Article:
The greenish glow highlighted the rappemonad's "chloroplasts," which contain the unique DNA sequence tagged by the new probes. Chloroplasts are used by plants and algae to harvest energy from sunlight in a process called photosynthesis. Because all of the rappemonads contain chloroplasts, the researchers believe they "make a living" through photosynthesis. However, Worden points out that it still needs to be shown that the chloroplasts are functional.
One of the primary goals of Worden's research is to study marine algae in the context of their environment. Worden feels that such an approach is imperative to understanding how rappemonads and other microorganisms affect large-scale processes in the ocean and in the atmosphere. In coming years her lab will be building upon their recent insights, including the discovery of the rappemonads, to study the roles that different algal groups play in the cycling of carbon dioxide between the atmosphere and the ocean.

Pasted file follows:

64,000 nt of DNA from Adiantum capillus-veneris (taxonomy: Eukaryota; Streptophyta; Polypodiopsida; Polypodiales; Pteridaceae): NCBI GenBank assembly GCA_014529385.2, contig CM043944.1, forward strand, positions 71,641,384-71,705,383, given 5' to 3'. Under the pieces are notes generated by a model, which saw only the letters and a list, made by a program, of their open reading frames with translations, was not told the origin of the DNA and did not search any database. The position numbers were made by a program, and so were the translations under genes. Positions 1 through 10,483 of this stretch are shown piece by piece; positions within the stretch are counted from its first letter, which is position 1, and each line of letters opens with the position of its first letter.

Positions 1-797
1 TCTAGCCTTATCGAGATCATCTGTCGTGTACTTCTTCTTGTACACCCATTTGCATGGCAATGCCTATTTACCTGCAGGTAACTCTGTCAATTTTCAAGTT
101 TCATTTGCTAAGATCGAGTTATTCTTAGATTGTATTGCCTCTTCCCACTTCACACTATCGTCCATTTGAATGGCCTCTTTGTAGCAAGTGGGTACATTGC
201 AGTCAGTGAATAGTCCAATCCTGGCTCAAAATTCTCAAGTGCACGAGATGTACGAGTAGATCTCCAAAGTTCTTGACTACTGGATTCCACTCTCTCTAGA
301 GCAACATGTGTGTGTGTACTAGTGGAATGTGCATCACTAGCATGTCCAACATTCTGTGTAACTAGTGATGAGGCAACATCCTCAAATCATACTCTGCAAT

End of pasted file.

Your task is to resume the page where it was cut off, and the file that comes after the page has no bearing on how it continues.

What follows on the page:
Worden says, "There is a tremendous urgency in gaining an understanding of biogeochemical cycles. Marine algae are key players in these cycles, taking up carbon dioxide from the atmosphere and releasing oxygen, which we breathe. Until we have a true census of marine algae and understanding of how each group thrives, it will be very difficult to model global biogeochemical cycles. Such modeling is essential for predicting how climate change will impact life on earth."
|Contact: Kim Fulton-Bennett|
Monterey Bay Aquarium Research Institute